Here’s what to give every book lover (so, everyone) on your list, from your overachieving bestie to your music-loving dad. Wrap in Cardinal red and pat yourself on the back.
For your dad, who collects vinyl and has the best vibes.
Music: A Subversive History, Ted Gioia, ’79, MBA ’83; Basic Books. Meet the revolutionaries behind centuries of musical progress. You’ll never listen to Bach the same way again.
For your badass mom, who took you to work with her when school was closed.
First: Sandra Day O’Connor, an Intimate Portrait of the First Woman Supreme Court Justice, Evan Thomas; Random House. When O’Connor, ’50, LLB ’52, took her seat on the court in 1981, she let 40 minutes of oral argument elapse before asking a single question, aware that every move by the court’s first woman would make history. But as she began to speak, the lawyer at the lectern bulldozed ahead and drowned her out. Recalling the moment in her journal, she wrote, “He is loud and harsh and says he wants to finish what he is saying. I feel ‘put down.’ ” In First, Evan Thomas reveals what O’Connor was thinking along the path to becoming the most powerful woman in America.
For your true-crime-loving sister, who made everyone play “Bloody Mary” at sleepovers.
The Trial of Lizzie Borden: A True Story, Cara Robertson, JD ’97; Simon & Schuster. “Lizzie Borden took an ax”—or did she? Robertson guides readers through the evidence, situating the controversy in the context of Gilded Age ideas about class and gender. In her telling, Borden’s “apparent typicality, her embodiment of feminine stereotypes” contributed to her acquittal by a Massachusetts jury, if not by history and popular culture.
For the gifted middle schooler who (thinks she) knows everything.
Why Learn History (When It’s Already on Your Phone), Sam Wineburg, PhD ’89; University of Chicago Press. Wineburg, the Margaret Jacks Professor of Education, makes a compelling and engaging argument for changing the way we teach history. Students don’t need multiple-choice testing on isolated memorized facts; they need to learn how to evaluate the trustworthiness of all the information (and misinformation) at their fingertips. Get a copy for every teacher you know, too.
For your teenage nephew, who just came out.
The Book of Pride: LGBTQ Heroes Who Changed the World, Mason Funk, ’80; HarperOne. Meet 75 people who risked everything for equality in this history of the gay rights movement, told through interviews with activists, leaders and ordinary people.
For your superstar best friend, who creates her own weather system as she flurries through her days but just confided that she wants to slow down.
How to Do Nothing: Resisting the Attention Economy, Jenny Odell; Melville House. In an age when every part of our lives is judged by our productivity, Odell, a lecturer in Stanford’s art and art history department, acknowledges the appeal of a weekend retreat or Facebook detox, and challenges us to do something more profound: to retreat in our minds. To refuse “to believe that the present time and place, and the people who are here with us, are somehow not enough” and to reclaim ownership of our most precious commodity—our attention.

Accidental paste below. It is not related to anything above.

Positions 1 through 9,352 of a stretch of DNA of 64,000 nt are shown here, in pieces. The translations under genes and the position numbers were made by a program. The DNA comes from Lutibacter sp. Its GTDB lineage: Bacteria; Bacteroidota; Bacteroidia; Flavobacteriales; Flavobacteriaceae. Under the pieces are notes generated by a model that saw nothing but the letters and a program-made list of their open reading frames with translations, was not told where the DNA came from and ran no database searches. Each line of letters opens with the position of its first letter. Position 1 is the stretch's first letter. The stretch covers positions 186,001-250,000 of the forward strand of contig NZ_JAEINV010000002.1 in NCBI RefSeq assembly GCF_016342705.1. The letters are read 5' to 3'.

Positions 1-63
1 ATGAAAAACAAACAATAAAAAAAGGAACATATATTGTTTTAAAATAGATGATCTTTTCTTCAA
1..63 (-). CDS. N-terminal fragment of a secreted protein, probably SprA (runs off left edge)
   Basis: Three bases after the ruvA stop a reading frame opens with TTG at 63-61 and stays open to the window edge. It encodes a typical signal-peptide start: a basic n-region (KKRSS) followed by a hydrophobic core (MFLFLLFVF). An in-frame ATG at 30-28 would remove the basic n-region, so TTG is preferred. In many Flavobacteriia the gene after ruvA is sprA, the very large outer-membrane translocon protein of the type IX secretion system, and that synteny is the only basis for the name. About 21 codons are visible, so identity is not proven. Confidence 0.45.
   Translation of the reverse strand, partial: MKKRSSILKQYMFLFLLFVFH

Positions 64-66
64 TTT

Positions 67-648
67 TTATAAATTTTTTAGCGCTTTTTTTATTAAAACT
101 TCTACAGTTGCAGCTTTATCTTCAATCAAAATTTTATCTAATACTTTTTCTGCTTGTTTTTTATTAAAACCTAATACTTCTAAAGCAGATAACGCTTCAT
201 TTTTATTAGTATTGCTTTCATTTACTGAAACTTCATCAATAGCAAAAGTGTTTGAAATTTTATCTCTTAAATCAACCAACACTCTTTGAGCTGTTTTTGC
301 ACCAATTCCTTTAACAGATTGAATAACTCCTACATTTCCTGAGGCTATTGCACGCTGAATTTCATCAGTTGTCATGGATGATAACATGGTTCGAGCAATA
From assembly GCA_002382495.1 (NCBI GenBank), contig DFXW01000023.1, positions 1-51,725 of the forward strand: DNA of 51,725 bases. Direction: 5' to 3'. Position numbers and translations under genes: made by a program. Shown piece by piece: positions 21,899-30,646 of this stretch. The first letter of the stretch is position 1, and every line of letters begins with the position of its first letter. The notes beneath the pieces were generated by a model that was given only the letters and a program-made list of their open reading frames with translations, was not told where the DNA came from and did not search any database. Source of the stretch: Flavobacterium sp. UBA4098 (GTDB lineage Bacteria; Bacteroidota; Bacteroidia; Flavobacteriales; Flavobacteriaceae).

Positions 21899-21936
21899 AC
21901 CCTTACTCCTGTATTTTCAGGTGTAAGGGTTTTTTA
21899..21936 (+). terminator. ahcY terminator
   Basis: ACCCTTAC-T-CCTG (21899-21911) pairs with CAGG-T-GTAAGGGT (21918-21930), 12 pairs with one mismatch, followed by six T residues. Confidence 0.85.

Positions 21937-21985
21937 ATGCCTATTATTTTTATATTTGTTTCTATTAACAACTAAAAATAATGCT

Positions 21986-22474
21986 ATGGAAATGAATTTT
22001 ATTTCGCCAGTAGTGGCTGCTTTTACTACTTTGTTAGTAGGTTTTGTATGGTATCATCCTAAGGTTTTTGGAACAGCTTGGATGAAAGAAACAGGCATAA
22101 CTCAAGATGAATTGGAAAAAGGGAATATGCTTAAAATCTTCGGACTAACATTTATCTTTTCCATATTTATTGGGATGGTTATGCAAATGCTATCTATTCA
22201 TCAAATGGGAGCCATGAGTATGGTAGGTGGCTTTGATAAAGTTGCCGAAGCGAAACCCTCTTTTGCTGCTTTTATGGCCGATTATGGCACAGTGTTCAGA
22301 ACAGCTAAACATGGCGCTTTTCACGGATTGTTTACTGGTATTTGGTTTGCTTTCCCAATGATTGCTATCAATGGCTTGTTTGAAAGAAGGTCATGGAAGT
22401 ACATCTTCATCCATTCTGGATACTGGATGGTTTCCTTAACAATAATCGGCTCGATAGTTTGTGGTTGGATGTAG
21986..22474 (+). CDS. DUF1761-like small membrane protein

For your bighearted little brother, who is going to change the world.
The War for Kindness: Building Empathy in a Fractured World, Jamil Zaki; Crown. Yes, people are becoming less caring, but there’s hope. Psychology professor Jamil Zaki, director of the Stanford Social Neuroscience Lab, shows that empathy is a skill that can be learned and strengthened, and shares stories that will inspire kindness warriors.
For your larger-than-life boss, who has had her share of unlikely adventures.
Rough Magic: Riding the World’s Loneliest Horse Race, Lara Prior-Palmer, ’18; Catapult. At 19, she rode horseback across Mongolia, trailing Genghis Khan (so to speak)—and made history. All on a whim. As one does.
For your STEAM-loving niece, who doodles in her notebooks and wants to be an aerospace engineer.
Moonbound: Apollo 11 and the Dream of Spaceflight, Jonathan Fetter-Vorm, ’05; Hill and Wang. Picture a sweeping survey of the Space Age plus the scientific and human story of the Apollo 11 mission, told in graphic novel-format with writing as startlingly lovely as the drawings. That’s this book. Oh, and by the way, Fetter-Vorm is the guy who created our most recent cover story.
For your multitalented significant other, who is a little afraid to take a career leap.
Limitless Mind: Learn, Lead, and Live Without Barriers, Jo Boaler; HarperOne. Education professor Boaler’s decades of research have changed the way we think about beliefs and bias in education, like the false notion that boys are better at math. What this means for you, dear reader, is that what you believe about the inherence of your abilities (“I’m not the musical one in the family”) not only is wrong but also likely inhibits you from trying things that would develop and rewire your brain. Anyone at any age, says Boaler, can access his or her learning potential.
For your romance-addicted drawmate, who somehow always had time to read for pleasure, even while double majoring.
Royal Holiday, Jasmine Guillory, JD ’02; Berkley. Lawyer by day, bestselling romance novelist by night. We don’t know where Guillory finds the energy, but our nightstands are glad she does.
For your history-buff work spouse, who can’t say no to a WWII novel.
The World That We Knew, Alice Hoffman, MA ’75; Simon & Schuster. Hoffman spins a rich tale of love and death, good and evil, and ancient magic against the backdrop of Nazi Germany.